(Part 2 of a series of 5 articles)
Mold ripened cheeses have distinct colors, tastes, and textures thanks to various bacterial cultures of Penicillium. The most familiar mold ripened cheeses are Brie, Gorgonzola and other Blue cheeses such as Stilton, Camembert and Cambozola. Each variation employs Penicillium bacteria to create unique flavors during the ripening or curd forming process.
Mold is typically applied to formed and drained cheeses during the salting process. The moldy rinds of Brie, Camembert and Cambozola are created by spraying the cheese with an aqueous solution of Penicillium candidum, Penicillium camemberti or Penicillium roqueforti. The mold then matures the cheese while it ripens. As the mold consumes lactate and lactic acid a bloom forms on the surface which results in the familiar white, powdery rind.
Gorgonzola, other Blue cheeses and Cambozola are inoculated with Penicillium glaucum, Pennicillium roqueforti and cheese making rennet when the curds are formed. During the molding process, metal rods are used to create holes in the cheese. These holes allow air to pass through the cheese which promotes bacterial growth. The mold grows into the holes creating the familiar blue veins found in Blue cheeses. Cambozola is unique, it is first treated like a Blue cheese, inoculated when curd is forming, then it is treated with an aqueous solution to create a rind similar to Brie and Camembert.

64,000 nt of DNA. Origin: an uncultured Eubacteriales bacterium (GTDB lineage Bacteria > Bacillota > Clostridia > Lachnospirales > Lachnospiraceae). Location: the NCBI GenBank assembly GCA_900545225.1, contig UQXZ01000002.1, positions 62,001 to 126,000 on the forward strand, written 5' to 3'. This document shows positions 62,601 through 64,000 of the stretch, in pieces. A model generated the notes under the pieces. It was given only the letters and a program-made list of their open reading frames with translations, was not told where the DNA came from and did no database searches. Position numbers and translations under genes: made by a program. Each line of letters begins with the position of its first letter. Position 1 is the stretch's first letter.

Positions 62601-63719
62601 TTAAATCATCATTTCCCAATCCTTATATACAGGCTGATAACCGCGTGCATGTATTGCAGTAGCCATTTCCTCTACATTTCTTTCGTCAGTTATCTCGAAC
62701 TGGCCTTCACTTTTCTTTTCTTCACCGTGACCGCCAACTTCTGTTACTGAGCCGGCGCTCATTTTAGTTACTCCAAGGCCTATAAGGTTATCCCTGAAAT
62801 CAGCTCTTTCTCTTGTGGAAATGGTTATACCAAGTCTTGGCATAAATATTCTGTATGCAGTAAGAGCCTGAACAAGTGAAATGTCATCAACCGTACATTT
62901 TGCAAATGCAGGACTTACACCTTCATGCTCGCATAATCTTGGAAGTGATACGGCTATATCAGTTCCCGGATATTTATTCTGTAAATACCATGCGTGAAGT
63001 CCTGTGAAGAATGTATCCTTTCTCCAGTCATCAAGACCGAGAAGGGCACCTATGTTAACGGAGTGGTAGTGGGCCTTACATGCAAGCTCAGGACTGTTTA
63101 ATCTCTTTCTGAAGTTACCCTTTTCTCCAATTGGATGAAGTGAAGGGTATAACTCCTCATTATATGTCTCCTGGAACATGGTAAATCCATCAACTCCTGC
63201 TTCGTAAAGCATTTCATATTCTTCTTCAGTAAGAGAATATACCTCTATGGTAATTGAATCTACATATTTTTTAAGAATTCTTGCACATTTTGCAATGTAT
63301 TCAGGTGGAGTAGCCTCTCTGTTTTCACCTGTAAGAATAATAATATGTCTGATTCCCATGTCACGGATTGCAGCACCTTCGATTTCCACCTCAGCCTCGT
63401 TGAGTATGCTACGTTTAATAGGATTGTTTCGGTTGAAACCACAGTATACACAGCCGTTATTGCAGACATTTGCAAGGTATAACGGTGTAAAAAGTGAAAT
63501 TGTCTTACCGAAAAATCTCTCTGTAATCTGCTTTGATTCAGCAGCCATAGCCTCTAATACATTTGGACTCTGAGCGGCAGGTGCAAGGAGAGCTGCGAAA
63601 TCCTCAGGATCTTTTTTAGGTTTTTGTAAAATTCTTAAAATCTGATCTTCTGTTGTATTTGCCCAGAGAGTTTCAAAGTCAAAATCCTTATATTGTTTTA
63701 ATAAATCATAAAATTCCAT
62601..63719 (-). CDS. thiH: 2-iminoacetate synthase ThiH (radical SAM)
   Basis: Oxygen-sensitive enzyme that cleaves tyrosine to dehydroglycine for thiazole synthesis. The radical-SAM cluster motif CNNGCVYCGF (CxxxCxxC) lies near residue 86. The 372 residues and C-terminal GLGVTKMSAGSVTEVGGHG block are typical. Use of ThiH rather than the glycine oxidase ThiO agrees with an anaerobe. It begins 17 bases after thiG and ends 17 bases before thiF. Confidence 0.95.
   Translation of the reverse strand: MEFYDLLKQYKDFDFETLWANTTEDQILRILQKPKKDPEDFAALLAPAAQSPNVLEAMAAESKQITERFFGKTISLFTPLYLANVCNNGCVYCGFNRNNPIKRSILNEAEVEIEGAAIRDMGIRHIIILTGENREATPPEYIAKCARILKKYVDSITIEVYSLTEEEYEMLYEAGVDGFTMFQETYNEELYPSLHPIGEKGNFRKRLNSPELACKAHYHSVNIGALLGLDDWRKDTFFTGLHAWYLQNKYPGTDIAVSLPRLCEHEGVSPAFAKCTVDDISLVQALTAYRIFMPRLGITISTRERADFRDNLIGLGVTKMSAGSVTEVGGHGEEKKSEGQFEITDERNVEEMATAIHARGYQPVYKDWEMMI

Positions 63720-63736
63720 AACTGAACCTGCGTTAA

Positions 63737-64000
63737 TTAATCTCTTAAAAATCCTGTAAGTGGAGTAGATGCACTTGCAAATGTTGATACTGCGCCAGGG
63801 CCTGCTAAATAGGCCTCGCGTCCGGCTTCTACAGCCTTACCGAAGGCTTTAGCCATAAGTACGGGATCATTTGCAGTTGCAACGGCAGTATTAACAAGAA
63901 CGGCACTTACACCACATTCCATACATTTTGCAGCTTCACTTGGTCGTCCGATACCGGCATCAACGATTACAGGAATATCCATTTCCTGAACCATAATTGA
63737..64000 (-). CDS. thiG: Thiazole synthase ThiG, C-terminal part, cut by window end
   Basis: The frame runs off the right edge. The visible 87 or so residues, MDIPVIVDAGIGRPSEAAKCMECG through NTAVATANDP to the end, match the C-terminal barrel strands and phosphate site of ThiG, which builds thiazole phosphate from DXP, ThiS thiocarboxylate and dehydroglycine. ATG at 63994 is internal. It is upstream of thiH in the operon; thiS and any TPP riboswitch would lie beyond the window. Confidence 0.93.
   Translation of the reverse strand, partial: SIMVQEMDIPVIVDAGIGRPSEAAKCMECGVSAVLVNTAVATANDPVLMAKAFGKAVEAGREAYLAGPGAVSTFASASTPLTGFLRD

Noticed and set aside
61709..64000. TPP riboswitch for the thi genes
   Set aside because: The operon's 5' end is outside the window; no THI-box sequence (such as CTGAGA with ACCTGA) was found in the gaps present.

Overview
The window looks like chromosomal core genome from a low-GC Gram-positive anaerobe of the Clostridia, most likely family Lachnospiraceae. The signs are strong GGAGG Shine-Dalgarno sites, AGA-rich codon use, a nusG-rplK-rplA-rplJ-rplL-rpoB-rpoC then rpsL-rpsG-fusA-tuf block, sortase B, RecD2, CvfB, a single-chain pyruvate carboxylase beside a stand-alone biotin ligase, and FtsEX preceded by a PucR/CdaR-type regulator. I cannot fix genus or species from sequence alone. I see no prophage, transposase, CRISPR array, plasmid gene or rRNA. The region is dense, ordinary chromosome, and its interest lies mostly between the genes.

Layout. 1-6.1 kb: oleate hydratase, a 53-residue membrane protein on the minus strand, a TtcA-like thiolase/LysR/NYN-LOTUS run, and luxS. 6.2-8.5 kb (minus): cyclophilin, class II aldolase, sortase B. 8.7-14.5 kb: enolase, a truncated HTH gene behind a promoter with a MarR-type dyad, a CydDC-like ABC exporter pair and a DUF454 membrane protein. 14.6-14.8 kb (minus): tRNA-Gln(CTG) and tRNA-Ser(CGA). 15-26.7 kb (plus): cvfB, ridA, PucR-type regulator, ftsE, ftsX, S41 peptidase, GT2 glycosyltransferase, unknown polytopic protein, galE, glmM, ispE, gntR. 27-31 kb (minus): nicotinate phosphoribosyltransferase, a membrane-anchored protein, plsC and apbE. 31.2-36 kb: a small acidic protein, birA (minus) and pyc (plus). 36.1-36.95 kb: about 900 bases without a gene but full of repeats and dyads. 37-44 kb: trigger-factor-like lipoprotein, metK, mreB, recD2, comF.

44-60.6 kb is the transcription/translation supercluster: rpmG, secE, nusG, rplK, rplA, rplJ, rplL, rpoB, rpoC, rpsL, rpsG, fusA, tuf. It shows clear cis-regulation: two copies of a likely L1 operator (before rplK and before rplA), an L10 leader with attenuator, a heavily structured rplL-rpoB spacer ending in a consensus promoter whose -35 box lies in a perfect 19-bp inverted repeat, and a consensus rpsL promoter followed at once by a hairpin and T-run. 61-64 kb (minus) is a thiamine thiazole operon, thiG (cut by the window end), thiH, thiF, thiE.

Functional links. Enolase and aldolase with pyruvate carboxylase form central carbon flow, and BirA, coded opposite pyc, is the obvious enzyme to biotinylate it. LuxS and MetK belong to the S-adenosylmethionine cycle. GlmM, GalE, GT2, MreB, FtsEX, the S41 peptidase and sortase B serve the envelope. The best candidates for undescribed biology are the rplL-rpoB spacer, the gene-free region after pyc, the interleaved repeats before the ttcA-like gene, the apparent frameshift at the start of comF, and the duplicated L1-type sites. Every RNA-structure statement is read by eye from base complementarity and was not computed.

Mold ripened cheeses with rinds are creamy in the center due to the Penicillium molds. As the mold consumes acids, the pH of the cheese changes which allows proteins to easily bind with water molecules. This process is responsible for the creamy texture.
While these soft cheeses easily lend themselves to spreads, they also shine in the kitchen as supplementary. Mixing Gorgonzola into the final cooking phases of risotto makes a delicious buttery and colorful mixture. Brie is an excellent supplement to breakfast fruit. Eat it at room temperature with pears or warm it in the oven first to make the inside of the cheese creamier. Baking Camembert and then drizzling the creamy mixture over pasta and rosemary is divine. The warmed rind adds a chewy texture and a mushroom-like flavor to the meal.
The Blue cheeses, which can be dry and crumbly, are excellent additions to omelets, sandwiches and quiches. The salty, sharp taste also makes a delicious salad when served with nuts and fruit. Cambozola, with its combination of Blue and Brie flavor and texture, is an interesting addition to any meal that requires a creamy cheese.
A large variety of cheese owes thanks to the Penicillium family of bacteria for unique flavor and texture. The mold-ripened cheeses are a familiar group of cheeses that may be easily found in local groceries.
If you would like to make mold ripened cheeses like these, The Cheesemaker provides cheese making kits that can make some very delicious cheeses!